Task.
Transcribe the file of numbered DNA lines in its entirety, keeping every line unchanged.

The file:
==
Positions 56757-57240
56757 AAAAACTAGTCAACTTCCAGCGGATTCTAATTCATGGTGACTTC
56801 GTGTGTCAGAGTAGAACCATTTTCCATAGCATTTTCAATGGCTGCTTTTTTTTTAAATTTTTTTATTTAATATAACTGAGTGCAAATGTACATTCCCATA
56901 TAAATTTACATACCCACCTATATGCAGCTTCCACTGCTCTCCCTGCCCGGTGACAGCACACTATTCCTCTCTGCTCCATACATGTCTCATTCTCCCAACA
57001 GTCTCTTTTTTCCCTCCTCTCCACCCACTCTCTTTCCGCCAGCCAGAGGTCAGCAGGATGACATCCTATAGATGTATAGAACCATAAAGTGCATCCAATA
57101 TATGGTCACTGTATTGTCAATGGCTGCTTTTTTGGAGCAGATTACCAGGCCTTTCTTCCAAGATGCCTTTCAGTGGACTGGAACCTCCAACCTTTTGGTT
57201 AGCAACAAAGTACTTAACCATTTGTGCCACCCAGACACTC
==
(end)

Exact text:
Positions 56757-57240
56757 AAAAACTAGTCAACTTCCAGCGGATTCTAATTCATGGTGACTTC
56801 GTGTGTCAGAGTAGAACCATTTTCCATAGCATTTTCAATGGCTGCTTTTTTTTTAAATTTTTTTATTTAATATAACTGAGTGCAAATGTACATTCCCATA
56901 TAAATTTACATACCCACCTATATGCAGCTTCCACTGCTCTCCCTGCCCGGTGACAGCACACTATTCCTCTCTGCTCCATACATGTCTCATTCTCCCAACA
57001 GTCTCTTTTTTCCCTCCTCTCCACCCACTCTCTTTCCGCCAGCCAGAGGTCAGCAGGATGACATCCTATAGATGTATAGAACCATAAAGTGCATCCAATA
57101 TATGGTCACTGTATTGTCAATGGCTGCTTTTTTGGAGCAGATTACCAGGCCTTTCTTCCAAGATGCCTTTCAGTGGACTGGAACCTCCAACCTTTTGGTT
57201 AGCAACAAAGTACTTAACCATTTGTGCCACCCAGACACTC